Blog dedicated primarily to randomly selected news items; comments reflecting personal perceptions

Friday, April 18, 2014

Breaking Fragile Hearts

"There are 160 divers from the special forces, but the current is so strong that they are being swept away when they enter the water."
"The teams are tapping on the outside of the ship with hammers to listen for any survivors inside. When they can go in, only two divers at a time can fit because the corridors are so narrow."
"There is an air pocket in the front of the boat. If anyone made it there, they may have survived. But for anyone in the rest of the boat, the hopes are low."
Kim Dohyun, Korean Special Forces liaison

"The parents are very upset about the captain of the coast guard who ordered the civilian divers to leave. There is no clear chain of command, the navy, the special forces, the coast guard and the local police all have different commanders and do not talk to each other."
Jin Kwangyung, father of missing Yoonhwee
Parents whose children were aboard the Sewol ferry and are now missing rest on the floor at a gymnasium in Jindo, South Korea on April 18, 2014. The captain of the doomed ferry delayed evacuation for half an hour after a South Korean transportation official ordered preparations to abandon ship, raising more questions about whether quick action could have saved lives.
Photo, Ahn Young-joon -- Parents rest on floor of gymnasium in Jindo, South Korea, 18 April 2014
Wrapped in light raincoats against the wind and the rain, parents stood in agonized vigil on the jetty. Their teenage children -- 250 of them and most certainly no longer alive trapped inside the 6,200-tonne Korean ferry Sewol -- rested underwater, twenty kilometres from the jetty. They had been en route to a four-day field trip on the holiday island of Jeju. So festive and yet ordinary an event, suddenly turned into a viciously dreadful catastrophe.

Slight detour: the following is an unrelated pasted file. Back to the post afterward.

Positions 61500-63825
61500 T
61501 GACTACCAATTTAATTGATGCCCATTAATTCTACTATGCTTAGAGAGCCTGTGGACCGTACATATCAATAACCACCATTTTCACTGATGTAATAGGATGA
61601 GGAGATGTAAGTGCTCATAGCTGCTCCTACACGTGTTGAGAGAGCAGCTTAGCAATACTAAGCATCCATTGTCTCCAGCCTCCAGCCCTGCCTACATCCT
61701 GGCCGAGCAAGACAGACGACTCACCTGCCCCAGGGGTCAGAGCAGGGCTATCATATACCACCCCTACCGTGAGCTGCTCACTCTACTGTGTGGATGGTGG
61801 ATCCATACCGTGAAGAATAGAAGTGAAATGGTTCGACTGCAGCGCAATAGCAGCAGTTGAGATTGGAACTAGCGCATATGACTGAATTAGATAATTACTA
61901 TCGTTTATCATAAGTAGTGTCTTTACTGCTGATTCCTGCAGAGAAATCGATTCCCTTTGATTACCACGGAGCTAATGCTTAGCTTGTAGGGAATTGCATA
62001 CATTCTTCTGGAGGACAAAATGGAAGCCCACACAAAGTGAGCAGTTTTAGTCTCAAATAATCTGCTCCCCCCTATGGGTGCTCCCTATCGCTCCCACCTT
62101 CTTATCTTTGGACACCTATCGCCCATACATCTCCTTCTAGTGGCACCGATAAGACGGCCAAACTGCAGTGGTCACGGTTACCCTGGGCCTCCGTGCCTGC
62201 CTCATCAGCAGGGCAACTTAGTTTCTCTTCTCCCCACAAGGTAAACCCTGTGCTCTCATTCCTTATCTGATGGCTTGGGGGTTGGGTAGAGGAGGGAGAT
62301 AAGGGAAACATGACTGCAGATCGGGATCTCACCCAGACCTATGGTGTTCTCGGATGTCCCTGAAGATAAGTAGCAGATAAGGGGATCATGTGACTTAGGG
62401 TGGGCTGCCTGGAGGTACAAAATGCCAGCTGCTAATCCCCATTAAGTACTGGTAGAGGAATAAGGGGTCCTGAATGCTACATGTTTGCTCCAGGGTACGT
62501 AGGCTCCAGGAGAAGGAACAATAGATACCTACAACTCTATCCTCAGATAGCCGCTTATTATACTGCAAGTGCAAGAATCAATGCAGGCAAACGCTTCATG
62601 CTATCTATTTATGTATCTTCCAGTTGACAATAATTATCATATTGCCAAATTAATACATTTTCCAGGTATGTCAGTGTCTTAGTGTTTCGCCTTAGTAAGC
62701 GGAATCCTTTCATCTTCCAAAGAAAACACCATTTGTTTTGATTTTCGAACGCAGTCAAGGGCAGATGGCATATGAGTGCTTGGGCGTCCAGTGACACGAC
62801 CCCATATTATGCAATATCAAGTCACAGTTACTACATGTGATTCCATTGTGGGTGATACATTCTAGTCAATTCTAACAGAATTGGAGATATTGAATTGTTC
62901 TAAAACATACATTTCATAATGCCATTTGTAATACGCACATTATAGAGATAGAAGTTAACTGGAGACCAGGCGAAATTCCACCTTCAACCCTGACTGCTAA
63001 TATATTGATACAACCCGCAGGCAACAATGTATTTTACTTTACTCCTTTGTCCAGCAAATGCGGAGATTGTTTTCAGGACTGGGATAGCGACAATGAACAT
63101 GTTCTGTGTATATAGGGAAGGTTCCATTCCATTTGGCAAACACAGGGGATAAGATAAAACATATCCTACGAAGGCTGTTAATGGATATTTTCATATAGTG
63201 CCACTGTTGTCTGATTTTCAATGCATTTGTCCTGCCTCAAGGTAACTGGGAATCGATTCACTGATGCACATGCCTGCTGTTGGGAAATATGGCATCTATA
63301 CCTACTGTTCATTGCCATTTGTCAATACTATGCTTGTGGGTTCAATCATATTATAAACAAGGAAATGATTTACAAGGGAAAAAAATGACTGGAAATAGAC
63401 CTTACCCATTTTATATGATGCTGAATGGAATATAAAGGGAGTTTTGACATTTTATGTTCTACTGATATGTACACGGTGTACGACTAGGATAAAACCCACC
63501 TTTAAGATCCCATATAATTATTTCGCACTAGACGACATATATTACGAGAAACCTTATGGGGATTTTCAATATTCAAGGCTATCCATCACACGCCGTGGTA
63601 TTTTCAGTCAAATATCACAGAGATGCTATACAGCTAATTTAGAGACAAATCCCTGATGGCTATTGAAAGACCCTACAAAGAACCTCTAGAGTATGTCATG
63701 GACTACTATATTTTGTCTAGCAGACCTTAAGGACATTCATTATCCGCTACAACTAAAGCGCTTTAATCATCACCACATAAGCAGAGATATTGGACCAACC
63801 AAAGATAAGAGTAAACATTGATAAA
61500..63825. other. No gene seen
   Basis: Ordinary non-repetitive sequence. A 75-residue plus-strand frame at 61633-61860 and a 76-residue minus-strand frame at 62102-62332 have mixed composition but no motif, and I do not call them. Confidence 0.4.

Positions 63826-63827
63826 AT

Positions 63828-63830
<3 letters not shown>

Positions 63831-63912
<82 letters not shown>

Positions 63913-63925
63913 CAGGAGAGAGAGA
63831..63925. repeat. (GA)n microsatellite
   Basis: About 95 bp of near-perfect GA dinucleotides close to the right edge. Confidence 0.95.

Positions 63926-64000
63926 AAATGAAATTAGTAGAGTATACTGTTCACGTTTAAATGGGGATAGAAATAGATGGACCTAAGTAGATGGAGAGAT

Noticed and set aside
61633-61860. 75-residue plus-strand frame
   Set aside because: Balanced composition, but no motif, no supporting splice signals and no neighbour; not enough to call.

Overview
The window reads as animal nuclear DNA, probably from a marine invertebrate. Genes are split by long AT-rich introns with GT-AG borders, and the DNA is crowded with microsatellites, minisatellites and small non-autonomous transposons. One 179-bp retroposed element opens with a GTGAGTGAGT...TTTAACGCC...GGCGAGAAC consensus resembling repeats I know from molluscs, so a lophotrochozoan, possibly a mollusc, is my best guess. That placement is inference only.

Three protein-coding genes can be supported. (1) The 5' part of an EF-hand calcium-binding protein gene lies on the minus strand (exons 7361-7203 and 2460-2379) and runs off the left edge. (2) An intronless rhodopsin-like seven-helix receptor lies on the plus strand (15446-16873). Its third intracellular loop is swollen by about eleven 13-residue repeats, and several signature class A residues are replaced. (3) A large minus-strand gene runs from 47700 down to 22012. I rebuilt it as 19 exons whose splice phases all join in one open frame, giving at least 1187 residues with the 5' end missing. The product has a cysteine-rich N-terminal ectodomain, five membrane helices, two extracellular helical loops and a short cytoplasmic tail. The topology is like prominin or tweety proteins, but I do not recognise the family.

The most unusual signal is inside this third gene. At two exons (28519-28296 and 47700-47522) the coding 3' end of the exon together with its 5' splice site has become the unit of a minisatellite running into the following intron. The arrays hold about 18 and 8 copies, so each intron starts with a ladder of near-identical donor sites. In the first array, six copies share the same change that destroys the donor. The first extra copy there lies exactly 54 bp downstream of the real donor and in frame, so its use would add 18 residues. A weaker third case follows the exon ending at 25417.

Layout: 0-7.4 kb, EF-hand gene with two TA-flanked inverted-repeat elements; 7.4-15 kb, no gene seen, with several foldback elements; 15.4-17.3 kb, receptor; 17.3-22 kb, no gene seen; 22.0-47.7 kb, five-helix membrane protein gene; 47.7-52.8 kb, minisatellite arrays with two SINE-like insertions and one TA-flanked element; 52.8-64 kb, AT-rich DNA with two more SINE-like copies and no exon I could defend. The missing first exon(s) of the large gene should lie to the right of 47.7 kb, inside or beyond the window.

The captain of the vessel had turned over control of the steering to a third officer with scant training. And Captain Lee Joon-seok was being asked why it was that he had been among the first on board the sinking ship to evacuate, while knowing full well the desperate state of affairs, and that hundreds of passengers, high school teens in his care, were desperately helpless below. Abandonment of responsibility, for which a shamed apology could do nothing to salve the festering wound of loss.

South Korean Navy officials work on buoys to mark the sunken passenger ferry Sewol in the water off the southern coast near Jindo, South Korea.
South Korean Navy officials work on buoys to mark the sunken passenger ferry Sewol in the water off the southern coast near Jindo, South Korea.  (Photo: AP)
Navy divers are attempting to do what they can under truly vicious sea conditions leaving them scant visibility. They have been unable to enter the submerged ferry's hull. So dreadful were the weather conditions and the swelling seawaters the divers were forced to abandon their efforts by early afternoon. Officials who would not allow their names to be used commented that the chance of finding any passengers alive would be "close to zero".

"We have received at least 20 text messages from children on the boat who are still alive", wailed one mother on the jetty. Spoken communication with the children still on board was not possible due to weak mobile-phone conditions, but text messages were getting through initially; messages like "Mom, I'm sending you this now because I'm afraid I might not be able to say it later. I love you." Or, "Dad, don't worry. I'm wearing a life vest and am with other girls. We're inside the ship, still in the hallway."

Tell these parents that there is no longer any hope their cherished children will be found alive? Some of the waiting parents had to be held back by the crowd, to stop them from attacking coast guard officials on the jetty. "Children are dying! They sent messages! What do you mean bad weather has stopped you!", shouted a father.

The ship, explained Kim the special forces liaison, had been "outside its authorized route", and may have struck a rock, gashing the prow. Rescued passengers had recalled a loud bang. Investigators felt the ship had turned sharply left before tilting representing perhaps the captain attempting to steer back on course. A suggestion was made that the load of 160 vehicles and over a thousand tonnes of cargo may have shifted, improperly secured, causing the ship to "tilt out of control", when it turned.
A relative of a missing passenger weeps as she waits at the port on Jindo Island.
A relative of a missing passenger weeps as she waits at the port on Jindo Island.  (Photo: Chung Sung-Jun, Getty Images)
"There are few people on the ship, can't see a thing, it's totally dark. So there are few men and women, women are screaming and we are not dead yet, so please send along this message." 
Student to parent text message.

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